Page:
GSK Agrees to Sell Thrombosis Brands and Manufacturing Site to Aspen

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GlaxoSmithKline?s sale of its thrombosis brands is part of a focus on its late-stage pipeline.

GlaxoSmithKline announced it has reached agreement to sell its thrombosis brands, Arixtra and Fraxiparine, and the Notre-Dame de Bondeville (NDB) manufacturing site in France to The Aspen Group, a South African pharmaceuticals company. The sale price is $1.14 (£0.7) billion in cash, of which $0.16 (£0.1) billion relates to inventory. The agreement is a further example of GSK’s commitment to increase focus on products with the most growth potential and the delivery of its late-stage pipeline. 

Aspen will acquire global rights to the Arixtra and Fraxiparine brands (excluding China, India, and Pakistan) and certain dedicated commercial employees, along with the related NDB manufacturing site and the majority of employees at NDB in France. In Indonesia, GSK will continue to distribute and market the brands under license from Aspen. Subject to regulatory approvals, it is expected that the majority of commercial operations will transfer to Aspen by the end of the year with the remainder, along with the NDB site, to follow in the first half of 2014. Total sales of these products in the territories subject to this transaction were more than $287 (£177) million in the first half of 2013.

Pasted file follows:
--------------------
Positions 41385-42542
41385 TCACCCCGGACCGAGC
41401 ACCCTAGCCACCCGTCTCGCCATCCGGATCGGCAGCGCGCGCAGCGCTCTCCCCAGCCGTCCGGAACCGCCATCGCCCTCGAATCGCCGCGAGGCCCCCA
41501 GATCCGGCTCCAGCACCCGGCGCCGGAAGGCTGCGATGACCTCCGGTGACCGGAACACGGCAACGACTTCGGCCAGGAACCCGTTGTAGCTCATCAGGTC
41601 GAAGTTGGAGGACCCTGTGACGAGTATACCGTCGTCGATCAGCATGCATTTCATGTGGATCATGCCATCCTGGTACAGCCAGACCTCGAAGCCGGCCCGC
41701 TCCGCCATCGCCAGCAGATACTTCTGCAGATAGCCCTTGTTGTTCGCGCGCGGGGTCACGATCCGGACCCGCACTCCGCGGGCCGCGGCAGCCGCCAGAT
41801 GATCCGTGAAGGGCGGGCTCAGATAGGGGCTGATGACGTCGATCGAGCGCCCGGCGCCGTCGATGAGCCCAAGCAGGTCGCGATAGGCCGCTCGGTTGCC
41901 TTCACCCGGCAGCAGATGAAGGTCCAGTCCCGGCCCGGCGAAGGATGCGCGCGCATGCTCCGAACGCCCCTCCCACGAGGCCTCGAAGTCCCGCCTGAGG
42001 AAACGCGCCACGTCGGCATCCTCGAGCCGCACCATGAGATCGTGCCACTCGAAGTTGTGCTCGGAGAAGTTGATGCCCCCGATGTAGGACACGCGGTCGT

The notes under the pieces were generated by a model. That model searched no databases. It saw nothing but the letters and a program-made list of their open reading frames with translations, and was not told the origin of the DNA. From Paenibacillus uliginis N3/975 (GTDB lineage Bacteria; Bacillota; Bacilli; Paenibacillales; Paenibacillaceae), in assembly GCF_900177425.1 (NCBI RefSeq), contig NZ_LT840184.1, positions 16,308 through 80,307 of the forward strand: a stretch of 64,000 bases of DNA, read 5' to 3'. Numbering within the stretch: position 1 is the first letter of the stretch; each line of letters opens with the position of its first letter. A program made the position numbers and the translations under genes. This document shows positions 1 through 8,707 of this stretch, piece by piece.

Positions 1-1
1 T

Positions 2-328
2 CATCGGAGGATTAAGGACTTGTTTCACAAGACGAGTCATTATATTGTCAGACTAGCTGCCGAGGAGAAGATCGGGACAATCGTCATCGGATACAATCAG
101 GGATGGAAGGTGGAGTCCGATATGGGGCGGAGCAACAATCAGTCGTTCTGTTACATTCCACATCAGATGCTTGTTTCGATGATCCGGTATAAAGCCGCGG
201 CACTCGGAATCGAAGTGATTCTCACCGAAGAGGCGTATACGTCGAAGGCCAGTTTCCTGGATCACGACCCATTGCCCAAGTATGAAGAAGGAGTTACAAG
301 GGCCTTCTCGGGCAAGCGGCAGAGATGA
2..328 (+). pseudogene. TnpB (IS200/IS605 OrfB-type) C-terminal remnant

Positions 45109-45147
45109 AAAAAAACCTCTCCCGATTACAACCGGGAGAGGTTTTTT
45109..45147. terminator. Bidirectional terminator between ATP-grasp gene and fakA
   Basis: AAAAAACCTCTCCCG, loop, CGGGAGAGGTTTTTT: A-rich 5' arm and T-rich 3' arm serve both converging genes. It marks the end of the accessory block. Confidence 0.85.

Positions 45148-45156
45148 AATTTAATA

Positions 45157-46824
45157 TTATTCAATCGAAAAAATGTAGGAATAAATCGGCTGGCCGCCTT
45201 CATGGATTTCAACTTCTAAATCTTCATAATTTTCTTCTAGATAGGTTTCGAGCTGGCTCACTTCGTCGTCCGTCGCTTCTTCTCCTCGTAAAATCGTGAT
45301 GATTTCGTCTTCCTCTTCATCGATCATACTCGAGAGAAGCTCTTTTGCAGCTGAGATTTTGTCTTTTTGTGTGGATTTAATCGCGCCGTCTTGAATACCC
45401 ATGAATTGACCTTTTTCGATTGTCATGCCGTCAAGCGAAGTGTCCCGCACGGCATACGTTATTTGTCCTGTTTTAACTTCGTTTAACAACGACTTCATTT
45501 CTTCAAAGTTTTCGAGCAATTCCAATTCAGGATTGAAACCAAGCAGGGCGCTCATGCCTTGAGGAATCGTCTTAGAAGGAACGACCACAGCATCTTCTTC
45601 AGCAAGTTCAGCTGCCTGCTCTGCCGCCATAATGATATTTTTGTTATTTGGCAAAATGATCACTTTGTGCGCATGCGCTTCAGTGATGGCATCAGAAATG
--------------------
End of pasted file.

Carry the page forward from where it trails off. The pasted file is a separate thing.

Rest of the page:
“Arixtra and Fraxiparine are established products that have consistently delivered strong revenues,” said David Redfern, chief strategy officer for GSK, in the press release. “However, our focus is on delivering an unprecedented late-stage pipeline and preparing for the launch of approved medicines. Aspen is a long-term partner of GSK and will be able to dedicate the resources that these products deserve to take them forward. Importantly, we are pleased to be able to preserve the vast majority of jobs through this agreement.” GSK already has an 18.6% holding in Aspen, a leading generics manufacturer in the southern hemisphere and Africa’s largest pharmaceutical manufacturer.